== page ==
Kerry meets Iraqi PM in Baghdad
The US Secretary of State met Nuri al-Maliki to push for a more inclusive government.
BAGHDAD - US Secretary of State John Kerry met Iraq's prime minister in Baghdad on Monday to push for a more inclusive government, even as Baghdad's forces abandoned the border with Jordan, leaving the entire Western frontier outside government control.
Sunni tribes took the Turaibil border crossing, the only legal crossing point between Iraq and Jordan, after Iraqi security forces fled, Iraqi and Jordanian security sources said.
The tribes were negotiating to hand the post over to insurgents from the Islamic State in Iraq and the Levant who took control of two main crossings with Syria over the weekend.
Kurdish forces control a third border post with Syria in the north, leaving central government troops with no presence along the entire Western frontier which includes some of the most important east-west trade routes in the Middle East.
For the insurgents, capturing the frontier is a dramatic step towards the goal of erasing the modern border altogether and building a caliphate across swathes of Syria and Iraq.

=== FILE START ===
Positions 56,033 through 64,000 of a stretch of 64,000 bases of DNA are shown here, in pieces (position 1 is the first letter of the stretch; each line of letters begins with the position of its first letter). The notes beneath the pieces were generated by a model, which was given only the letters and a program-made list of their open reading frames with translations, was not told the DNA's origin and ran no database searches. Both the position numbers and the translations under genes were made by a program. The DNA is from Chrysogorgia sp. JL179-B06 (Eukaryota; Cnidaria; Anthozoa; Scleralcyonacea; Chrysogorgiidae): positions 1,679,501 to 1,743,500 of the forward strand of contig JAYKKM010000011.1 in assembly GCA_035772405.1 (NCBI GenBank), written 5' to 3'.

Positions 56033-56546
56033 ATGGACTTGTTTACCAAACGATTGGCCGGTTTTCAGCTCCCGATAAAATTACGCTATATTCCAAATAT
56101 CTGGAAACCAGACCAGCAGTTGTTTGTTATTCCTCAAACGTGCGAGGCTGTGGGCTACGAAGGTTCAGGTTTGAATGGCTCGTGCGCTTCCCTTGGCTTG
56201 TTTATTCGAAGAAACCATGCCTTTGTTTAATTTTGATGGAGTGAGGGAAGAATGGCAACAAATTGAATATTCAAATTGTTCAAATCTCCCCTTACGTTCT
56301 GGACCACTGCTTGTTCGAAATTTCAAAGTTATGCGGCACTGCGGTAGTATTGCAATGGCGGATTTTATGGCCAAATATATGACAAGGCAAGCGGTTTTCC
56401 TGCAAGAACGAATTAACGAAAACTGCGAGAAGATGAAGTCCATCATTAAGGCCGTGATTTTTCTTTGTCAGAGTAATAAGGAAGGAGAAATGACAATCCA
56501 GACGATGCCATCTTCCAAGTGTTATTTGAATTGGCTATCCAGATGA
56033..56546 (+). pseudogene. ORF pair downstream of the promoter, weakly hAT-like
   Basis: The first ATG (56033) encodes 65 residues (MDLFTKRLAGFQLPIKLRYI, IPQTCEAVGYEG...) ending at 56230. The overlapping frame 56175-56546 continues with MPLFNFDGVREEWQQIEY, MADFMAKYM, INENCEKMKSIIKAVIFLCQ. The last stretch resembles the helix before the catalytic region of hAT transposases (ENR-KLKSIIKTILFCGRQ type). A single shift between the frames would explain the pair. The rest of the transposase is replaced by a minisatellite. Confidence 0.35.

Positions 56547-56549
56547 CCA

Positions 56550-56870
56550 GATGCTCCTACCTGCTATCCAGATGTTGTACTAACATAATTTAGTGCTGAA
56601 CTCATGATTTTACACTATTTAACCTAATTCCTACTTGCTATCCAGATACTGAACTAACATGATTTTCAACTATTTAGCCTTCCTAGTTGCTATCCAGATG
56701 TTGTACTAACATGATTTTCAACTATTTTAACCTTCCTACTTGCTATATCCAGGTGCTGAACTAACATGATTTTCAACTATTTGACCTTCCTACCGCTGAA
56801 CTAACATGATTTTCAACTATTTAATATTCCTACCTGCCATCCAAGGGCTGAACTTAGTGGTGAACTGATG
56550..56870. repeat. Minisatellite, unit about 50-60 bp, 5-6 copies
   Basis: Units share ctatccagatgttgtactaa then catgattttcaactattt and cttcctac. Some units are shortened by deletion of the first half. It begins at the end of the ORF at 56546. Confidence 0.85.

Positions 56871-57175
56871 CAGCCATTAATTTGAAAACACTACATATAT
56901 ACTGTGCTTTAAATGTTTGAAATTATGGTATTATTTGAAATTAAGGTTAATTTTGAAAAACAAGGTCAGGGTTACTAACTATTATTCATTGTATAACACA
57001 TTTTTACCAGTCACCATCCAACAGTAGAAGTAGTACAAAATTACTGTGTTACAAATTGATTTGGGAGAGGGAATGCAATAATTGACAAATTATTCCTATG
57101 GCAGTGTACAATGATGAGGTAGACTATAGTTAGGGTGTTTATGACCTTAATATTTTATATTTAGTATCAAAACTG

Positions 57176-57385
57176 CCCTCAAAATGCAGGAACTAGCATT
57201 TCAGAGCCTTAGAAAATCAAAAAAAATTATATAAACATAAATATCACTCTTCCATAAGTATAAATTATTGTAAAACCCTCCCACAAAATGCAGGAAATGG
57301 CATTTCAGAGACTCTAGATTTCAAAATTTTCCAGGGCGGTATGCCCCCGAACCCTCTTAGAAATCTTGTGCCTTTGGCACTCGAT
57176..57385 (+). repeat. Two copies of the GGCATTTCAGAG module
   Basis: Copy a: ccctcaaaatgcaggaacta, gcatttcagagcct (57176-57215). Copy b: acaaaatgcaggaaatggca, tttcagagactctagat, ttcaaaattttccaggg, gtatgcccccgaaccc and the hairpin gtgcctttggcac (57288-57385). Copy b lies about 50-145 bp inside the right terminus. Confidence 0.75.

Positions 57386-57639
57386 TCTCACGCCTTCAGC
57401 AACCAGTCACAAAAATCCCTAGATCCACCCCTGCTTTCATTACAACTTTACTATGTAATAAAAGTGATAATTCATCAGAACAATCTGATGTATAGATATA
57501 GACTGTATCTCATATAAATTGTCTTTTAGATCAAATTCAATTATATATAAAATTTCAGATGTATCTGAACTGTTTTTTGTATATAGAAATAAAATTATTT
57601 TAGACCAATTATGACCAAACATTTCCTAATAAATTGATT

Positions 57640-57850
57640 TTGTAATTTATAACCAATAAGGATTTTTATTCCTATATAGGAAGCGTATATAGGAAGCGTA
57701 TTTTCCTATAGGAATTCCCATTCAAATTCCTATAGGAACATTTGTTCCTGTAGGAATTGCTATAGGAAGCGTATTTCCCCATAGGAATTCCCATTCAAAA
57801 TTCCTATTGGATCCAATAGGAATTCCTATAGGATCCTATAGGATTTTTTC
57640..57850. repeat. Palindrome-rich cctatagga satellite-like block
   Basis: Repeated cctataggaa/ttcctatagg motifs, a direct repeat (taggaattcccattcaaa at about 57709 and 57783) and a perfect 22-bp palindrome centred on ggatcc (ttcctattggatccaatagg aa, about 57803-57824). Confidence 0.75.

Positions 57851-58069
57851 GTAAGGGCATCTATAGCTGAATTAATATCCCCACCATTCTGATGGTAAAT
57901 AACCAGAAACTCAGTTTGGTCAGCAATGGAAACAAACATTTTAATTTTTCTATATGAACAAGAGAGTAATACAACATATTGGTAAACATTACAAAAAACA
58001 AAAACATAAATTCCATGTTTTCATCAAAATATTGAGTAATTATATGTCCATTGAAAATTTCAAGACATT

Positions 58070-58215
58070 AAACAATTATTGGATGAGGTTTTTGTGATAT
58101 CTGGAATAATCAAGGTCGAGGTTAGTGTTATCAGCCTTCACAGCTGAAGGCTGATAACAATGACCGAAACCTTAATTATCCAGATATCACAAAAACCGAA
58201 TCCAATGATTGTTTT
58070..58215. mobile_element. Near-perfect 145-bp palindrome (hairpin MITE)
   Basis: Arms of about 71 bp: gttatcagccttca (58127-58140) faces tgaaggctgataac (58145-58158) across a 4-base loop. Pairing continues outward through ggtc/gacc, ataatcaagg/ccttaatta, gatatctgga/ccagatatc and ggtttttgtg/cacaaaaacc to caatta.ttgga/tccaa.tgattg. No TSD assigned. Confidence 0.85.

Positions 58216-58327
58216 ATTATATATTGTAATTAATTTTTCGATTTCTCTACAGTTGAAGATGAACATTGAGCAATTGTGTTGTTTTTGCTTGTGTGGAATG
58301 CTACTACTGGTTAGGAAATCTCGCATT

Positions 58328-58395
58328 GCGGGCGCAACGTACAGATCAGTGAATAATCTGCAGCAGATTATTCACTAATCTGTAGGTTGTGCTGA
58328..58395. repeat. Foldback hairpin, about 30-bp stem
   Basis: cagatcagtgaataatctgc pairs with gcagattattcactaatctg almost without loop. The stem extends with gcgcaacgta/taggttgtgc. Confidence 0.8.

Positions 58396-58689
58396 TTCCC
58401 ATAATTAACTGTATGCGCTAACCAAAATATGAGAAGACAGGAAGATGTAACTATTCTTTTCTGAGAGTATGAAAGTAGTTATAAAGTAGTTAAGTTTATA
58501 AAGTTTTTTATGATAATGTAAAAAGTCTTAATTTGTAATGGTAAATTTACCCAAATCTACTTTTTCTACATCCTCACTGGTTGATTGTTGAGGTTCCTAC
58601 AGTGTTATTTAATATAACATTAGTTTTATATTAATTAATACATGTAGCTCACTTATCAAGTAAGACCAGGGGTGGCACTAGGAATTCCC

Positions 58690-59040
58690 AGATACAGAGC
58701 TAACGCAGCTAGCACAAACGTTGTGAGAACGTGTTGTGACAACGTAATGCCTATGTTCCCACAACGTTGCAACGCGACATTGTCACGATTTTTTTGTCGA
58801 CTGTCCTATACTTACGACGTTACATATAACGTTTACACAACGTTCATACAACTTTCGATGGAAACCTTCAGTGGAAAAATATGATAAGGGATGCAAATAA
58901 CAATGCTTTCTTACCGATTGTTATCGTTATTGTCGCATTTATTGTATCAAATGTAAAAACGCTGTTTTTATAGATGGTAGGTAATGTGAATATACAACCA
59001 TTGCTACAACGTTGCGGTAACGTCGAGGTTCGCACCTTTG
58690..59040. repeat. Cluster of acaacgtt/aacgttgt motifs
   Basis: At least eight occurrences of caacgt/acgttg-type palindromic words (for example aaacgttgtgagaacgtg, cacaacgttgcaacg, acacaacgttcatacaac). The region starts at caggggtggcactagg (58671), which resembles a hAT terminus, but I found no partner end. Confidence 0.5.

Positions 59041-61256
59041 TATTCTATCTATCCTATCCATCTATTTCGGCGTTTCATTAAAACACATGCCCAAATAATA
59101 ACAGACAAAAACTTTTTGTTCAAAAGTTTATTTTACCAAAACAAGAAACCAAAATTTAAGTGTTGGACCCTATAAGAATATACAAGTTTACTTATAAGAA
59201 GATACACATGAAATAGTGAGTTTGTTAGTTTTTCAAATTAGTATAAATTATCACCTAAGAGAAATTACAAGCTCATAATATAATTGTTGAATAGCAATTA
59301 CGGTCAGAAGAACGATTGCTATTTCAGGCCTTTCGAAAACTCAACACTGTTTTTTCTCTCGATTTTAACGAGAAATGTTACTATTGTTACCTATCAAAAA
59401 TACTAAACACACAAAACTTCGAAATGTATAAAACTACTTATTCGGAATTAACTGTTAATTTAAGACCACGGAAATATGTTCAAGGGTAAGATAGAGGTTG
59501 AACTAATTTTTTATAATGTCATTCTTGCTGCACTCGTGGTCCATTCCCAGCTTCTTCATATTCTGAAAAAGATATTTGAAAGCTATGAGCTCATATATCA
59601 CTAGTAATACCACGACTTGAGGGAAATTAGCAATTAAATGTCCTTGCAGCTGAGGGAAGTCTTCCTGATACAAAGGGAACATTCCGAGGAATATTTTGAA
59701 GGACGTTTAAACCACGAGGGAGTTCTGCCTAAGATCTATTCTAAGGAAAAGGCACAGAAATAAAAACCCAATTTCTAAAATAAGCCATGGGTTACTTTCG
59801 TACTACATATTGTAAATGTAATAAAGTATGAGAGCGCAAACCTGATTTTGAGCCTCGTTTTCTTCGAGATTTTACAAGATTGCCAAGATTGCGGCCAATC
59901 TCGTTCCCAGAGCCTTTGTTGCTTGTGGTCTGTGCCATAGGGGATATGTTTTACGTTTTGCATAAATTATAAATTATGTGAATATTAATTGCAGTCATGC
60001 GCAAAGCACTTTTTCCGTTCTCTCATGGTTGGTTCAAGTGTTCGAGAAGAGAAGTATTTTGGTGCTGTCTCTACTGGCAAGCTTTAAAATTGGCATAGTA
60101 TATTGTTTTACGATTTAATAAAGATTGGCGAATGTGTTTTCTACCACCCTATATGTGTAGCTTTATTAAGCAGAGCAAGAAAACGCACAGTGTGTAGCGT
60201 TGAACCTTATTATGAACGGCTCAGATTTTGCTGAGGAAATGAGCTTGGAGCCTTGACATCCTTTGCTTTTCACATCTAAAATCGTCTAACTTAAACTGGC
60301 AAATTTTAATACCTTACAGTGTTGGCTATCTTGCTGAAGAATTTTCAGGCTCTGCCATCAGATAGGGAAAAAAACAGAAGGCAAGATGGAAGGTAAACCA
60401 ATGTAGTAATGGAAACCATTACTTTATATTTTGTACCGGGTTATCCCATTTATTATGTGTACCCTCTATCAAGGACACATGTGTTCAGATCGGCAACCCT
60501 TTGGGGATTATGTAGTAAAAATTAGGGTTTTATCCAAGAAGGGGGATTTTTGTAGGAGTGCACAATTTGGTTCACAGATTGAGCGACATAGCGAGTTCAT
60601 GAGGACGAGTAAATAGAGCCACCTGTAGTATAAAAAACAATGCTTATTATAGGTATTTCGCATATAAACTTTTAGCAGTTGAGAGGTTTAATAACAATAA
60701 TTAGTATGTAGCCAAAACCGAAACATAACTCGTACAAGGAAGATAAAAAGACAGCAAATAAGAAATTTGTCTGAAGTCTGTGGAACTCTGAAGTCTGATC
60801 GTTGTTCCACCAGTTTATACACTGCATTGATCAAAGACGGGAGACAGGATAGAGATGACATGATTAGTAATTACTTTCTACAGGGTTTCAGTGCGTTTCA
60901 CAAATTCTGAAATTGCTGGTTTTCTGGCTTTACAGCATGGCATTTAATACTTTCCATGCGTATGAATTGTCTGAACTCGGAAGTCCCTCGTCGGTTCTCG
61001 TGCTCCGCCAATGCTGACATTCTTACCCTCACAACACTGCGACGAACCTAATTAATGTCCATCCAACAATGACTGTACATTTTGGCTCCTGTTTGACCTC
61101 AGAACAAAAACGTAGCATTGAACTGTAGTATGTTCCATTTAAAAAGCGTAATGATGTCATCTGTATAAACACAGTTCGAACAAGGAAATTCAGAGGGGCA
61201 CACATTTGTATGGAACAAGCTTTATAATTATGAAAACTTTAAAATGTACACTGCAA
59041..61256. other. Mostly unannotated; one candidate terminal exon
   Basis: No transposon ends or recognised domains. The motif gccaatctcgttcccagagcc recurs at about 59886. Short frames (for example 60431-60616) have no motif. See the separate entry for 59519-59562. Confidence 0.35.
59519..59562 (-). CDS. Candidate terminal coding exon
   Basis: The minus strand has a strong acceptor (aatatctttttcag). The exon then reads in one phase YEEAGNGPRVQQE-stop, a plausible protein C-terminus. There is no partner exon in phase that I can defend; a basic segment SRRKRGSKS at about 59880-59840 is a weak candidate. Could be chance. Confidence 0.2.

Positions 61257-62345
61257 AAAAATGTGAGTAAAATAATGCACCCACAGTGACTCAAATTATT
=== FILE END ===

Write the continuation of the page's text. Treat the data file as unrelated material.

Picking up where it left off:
Washington, which withdrew its troops from Iraq in 2011 after an occupation that followed the 2003 invasion that toppled Saddam Hussein, has been struggling to help Iraq contain a Sunni insurgency led by ISIL, an al Qaeda offshoot which seized northern towns this month.
US President Barack Obama agreed last week to send up to 300 special forces troops as advisers, but has held off from providing air strikes and ruled out redeploying ground troops.
Washington is worried that Prime Minister Nuri al-Maliki's Shia-led government has worsened the insurgency by alienating moderate Sunnis who once fought al Qaeda but have now joined the ISIL revolt.
While Washington has been careful not to say publicly it wants Maliki to relinquish power, Iraqi officials say such a message has been delivered behind the scenes.